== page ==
You may have been warned to never wake a sleepwalker. It is good advice but not for the reason you might think.
Sleepwalking, also known as somnambulism, is a condition which sees people arise in a state of minimal consciousness and carry out activities that they are familiar with when awake. They can do many things, from raiding the fridge for a midnight snack to something as horrifying as murder. The average time of sleepwalking is 30 minutes but has been reported to last most of the night for extreme sufferers.
We’ve been told not to disturb a sleepwalker because it could cause them serious injury or even death. We seem to accept this as fact but how true is the claim? In order to evaluate this we need to look back to when sleepwalking was popularised as being dangerous. Walter Cooper Dendy, a London surgeon, recalled the case of a young woman who in 1841 was abruptly awakened by a relative and “almost instantly died.” This caught the public’s attention and created an entire falsity around somnambulism. However, there is no validity to Dendy’s second hand report because we have no verified case of spontaneous sleepwalker death throughout all medical writings. Therefore, scientists have no evidence to corroborate the claim that sleepwalkers are directly injured from being awoken during their automatism.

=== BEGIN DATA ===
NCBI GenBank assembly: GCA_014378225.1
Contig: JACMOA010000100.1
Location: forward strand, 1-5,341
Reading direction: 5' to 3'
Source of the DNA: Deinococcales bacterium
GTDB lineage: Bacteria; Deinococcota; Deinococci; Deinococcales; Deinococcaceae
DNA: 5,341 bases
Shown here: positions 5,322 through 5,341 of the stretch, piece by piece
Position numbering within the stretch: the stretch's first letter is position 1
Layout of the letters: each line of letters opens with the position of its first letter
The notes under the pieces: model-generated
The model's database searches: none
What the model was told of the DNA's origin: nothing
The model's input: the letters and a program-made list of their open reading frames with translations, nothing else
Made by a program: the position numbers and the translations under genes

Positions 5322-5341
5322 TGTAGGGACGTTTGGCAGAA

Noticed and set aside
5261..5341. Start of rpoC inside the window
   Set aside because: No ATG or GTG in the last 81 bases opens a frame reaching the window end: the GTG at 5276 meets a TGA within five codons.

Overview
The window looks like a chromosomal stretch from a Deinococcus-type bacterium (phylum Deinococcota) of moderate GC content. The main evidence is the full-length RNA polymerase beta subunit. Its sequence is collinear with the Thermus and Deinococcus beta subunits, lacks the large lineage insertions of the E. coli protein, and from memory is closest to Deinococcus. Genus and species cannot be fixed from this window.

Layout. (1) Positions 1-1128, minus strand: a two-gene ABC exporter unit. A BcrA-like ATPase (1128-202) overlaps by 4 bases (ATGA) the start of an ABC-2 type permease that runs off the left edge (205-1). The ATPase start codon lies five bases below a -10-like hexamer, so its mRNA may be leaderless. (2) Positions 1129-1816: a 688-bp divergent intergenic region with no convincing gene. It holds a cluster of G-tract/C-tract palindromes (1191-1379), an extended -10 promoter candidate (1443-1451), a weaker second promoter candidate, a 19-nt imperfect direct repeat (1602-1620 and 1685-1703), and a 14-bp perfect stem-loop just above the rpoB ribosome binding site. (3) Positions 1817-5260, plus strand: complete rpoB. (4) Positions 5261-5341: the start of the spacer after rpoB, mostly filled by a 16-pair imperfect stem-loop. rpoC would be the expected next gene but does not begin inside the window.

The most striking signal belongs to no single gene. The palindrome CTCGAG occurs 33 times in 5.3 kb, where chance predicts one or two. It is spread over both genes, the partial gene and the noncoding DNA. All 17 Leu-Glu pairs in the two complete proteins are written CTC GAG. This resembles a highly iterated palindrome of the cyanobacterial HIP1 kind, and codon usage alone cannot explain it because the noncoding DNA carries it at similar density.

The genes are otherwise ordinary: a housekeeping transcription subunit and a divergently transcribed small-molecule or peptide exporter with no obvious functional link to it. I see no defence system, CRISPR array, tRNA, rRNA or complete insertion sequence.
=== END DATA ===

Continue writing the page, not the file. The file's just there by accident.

It is far more likely for the ‘waker’ to be harmed. When the sleepwalker is abruptly pulled out of their trance-like actions, they will be disorientated, confused and distressed by their situation. Consider the feeling you get once you wake up from a deep sleep. Amplify this by imagining coming to consciousness in an environment other than where you drifted off- it’s pretty daunting. In their confusion, they can lash out at the person who just shook them awake. To avoid this surprise for both parties, researchers who study sleepwalking recommend that (if possible) gently guide the person back to bed without waking them.
While the waking of a sleepwalker cannot cause harm, the wanderers can still bring themselves into danger through their nocturnal liveliness. For instance, in 2007 a teenager in Germany strolled straight out of a five-storey apartment window and broke an arm and leg while still managing to get a full night’s rest before he was discovered in the morning.
A substantial number of sleepwalking cases are reported in children. In fact, an estimated 25% of adolescents have experienced at least one episode between the ages of 4 and 8. This diminishes with age as proven by a study showing that only 3.7% of adult participants reported more than two sleepwalking events in a month.
While the age-old tip to not wake a sleepwalker is somewhat true, the actual rationality behind such advice is worth heeding if you want to avoid a broken nose.
Psychology (2nd ed.) 2011; Section 5.7